Three Experts Resign From FDA Committee Over Alzheimer's Drug Approval
In his resignation letter, Dr. Aaron Kesselheim calls it "probably the worst drug approval decision in recent U.S. history." An FDA official says the agency found the benefits outweighed the risks.
Three experts have now resigned from a Food and Drug Administration advisory committee after the agency approved an Alzheimer's drug called Aduhelm against the wishes of nearly every member on the panel.
The drug — its generic name is aducanumab — was approved on Monday, setting off a variety of responses, from celebrations among some patients, caregivers and doctors to pointed questions about the drug's benefits and costs.
The latest exit comes from Dr. Aaron Kesselheim, a professor at Harvard Medical School who is also director of the Program On Regulation, Therapeutics, And Law at Brigham and Women's Hospital. He said the FDA is greenlighting Aduhelm despite not having enough proof that the drug will help Alzheimer's patients.
The controversial approval could set a precedent in how similar drugs are evaluated in the future, Kesselheim says.
"I think there's a real danger considering this to be a one-off event," he told NPR on Friday.
Approval of Aduhelm, he added, "now sets a precedent for the treatment of future [Alzheimer's Disease] drugs, as well as drug approvals more broadly, and the amount of data they need."
Doctor sends a scathing resignation letter to the FDA
"Accelerated Approval is not supposed to be the backup that you use when your clinical trial data are not good enough for regular approval," Kesselheim said via Twitter on Monday as the FDA issued its OK for Aduhelm.
Kesselheim called the FDA move "probably the worst drug approval decision in recent U.S. history" in a scathing resignation letter he sent to acting FDA Commissioner Janet Woodcock on Thursday.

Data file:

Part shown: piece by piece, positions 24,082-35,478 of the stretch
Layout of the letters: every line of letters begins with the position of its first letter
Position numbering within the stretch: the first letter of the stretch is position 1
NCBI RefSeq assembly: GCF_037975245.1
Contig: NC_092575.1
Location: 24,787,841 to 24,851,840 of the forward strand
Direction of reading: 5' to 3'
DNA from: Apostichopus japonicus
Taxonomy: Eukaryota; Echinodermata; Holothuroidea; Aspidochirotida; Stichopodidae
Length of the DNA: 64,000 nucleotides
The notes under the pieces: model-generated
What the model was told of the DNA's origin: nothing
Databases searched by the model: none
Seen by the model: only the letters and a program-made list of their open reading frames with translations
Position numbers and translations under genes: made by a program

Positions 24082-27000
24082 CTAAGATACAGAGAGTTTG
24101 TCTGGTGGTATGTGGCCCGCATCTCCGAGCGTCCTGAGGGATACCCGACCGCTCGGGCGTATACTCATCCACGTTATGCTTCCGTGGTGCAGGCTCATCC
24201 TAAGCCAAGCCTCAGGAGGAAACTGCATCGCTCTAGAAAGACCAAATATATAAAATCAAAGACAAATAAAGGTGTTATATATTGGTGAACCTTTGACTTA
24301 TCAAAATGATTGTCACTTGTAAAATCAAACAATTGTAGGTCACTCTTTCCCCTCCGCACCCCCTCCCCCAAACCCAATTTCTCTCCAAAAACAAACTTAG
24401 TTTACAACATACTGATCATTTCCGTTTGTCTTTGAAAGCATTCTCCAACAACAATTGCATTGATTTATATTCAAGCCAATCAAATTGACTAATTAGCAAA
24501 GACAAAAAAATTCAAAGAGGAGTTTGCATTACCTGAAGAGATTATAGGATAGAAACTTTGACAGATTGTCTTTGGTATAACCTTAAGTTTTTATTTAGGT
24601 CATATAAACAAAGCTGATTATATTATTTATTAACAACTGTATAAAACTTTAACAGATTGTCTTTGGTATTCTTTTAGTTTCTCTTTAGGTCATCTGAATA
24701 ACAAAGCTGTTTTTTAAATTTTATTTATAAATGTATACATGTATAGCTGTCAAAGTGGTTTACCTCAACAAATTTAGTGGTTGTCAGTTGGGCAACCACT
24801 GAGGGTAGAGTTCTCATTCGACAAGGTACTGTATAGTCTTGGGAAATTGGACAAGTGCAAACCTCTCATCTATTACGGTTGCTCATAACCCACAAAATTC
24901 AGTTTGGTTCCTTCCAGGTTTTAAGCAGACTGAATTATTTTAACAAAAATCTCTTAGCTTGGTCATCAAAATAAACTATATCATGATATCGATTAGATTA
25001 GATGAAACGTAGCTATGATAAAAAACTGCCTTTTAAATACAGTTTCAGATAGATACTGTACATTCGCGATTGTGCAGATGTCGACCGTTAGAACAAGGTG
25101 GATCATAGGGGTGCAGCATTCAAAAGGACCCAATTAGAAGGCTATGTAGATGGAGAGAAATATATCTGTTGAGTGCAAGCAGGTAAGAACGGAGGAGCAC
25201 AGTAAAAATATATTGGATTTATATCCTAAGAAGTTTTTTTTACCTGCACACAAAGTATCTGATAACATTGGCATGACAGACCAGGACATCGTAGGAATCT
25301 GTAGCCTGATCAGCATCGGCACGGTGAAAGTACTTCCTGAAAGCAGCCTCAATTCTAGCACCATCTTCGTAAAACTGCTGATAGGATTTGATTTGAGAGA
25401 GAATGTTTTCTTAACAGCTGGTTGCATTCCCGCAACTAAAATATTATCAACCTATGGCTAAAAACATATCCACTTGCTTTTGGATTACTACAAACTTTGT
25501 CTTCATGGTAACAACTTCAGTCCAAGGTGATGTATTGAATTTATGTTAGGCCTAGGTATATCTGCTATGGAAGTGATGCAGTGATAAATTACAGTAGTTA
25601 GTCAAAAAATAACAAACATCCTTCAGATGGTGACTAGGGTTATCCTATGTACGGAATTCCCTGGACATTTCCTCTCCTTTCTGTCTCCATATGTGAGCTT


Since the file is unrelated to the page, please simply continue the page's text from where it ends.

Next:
"It is clear to me that FDA is not presently capable of adequately integrating the Committee's scientific recommendations into its approval decisions," wrote Kesselheim, who had served on the FDA advisory committee since 2015.
He said the FDA switched its approach to Aduhelm at the last minute to grant accelerated approval — a classification that will require the drug's makers to conduct another study after it is released to the public. And he alleged that when the advisory committee voted against the drug in November, its members had been given different criteria to consider than the FDA cited in an explanation of its decision.
Kesselheim also wrote that "some of the questions FDA asked the Committee to answer were worded in a way that seemed slanted to yield responses that would favor the drug's approval."
Still, 10 of the committee's 11 members voted against the drug's approval, according to the STAT medical news site, which added that the final member voted "uncertain."
The FDA acknowledged the controversy and attention the drug's approval has garnered. The agency "concluded that the benefits of Aduhelm for patients with Alzheimer's disease outweighed the risks of the therapy," Patrizia Cavazzoni, director of the FDA Center for Drug Evaluation and Research, said in a statement this week.
By resigning, Kesselheim joins neurologists David Knopman of the Mayo Clinic in Minnesota and Joel Perlmutter of Washington University in St. Louis, who announced their departures from the FDA's Peripheral and Central Nervous System Drugs Advisory Committee this week.